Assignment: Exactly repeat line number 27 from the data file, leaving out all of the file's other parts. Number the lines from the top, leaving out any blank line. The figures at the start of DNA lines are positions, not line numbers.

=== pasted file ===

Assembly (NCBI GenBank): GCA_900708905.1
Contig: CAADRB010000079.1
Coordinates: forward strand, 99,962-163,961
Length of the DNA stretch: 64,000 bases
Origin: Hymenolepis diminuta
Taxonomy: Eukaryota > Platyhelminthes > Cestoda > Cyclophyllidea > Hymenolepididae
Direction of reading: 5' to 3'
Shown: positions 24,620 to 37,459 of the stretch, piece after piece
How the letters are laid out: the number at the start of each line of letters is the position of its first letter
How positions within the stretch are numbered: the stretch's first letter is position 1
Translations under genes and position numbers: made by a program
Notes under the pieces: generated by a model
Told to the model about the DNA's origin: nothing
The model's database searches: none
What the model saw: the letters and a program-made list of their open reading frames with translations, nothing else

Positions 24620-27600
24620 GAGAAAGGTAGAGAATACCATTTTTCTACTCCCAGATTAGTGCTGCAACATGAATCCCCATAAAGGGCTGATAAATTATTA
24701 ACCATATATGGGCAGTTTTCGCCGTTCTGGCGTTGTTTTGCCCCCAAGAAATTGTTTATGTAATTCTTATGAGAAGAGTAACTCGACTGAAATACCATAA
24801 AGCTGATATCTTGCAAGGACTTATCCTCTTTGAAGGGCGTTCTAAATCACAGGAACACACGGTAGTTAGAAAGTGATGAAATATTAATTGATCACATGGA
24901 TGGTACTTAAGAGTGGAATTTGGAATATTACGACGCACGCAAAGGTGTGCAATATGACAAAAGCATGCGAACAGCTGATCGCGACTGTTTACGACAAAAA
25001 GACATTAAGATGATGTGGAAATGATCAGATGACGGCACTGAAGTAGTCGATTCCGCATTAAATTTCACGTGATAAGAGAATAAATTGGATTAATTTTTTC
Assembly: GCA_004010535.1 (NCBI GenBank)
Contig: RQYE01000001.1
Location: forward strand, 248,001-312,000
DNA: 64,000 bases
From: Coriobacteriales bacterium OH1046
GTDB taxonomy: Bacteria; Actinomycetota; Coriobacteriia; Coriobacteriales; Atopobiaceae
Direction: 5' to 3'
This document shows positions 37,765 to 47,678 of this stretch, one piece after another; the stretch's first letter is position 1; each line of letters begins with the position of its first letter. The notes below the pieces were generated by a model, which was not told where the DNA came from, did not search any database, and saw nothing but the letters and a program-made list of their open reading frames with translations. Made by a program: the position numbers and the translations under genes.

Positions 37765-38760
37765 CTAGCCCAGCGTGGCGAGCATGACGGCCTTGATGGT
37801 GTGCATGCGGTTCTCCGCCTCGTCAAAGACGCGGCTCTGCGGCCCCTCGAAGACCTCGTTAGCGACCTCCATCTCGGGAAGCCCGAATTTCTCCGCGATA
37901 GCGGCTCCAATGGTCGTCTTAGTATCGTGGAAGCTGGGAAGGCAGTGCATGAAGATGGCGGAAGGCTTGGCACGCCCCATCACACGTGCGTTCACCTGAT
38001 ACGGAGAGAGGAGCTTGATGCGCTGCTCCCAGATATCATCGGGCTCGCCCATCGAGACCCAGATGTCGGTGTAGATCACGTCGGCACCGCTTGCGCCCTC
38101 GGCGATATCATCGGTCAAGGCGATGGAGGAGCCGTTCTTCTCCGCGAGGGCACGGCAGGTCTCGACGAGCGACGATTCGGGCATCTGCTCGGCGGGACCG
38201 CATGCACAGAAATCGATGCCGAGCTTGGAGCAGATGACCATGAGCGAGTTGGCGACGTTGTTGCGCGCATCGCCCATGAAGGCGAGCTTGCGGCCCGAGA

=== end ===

GTDB taxonomy: Bacteria; Actinomycetota; Coriobacteriia; Coriobacteriales; Atopobiaceae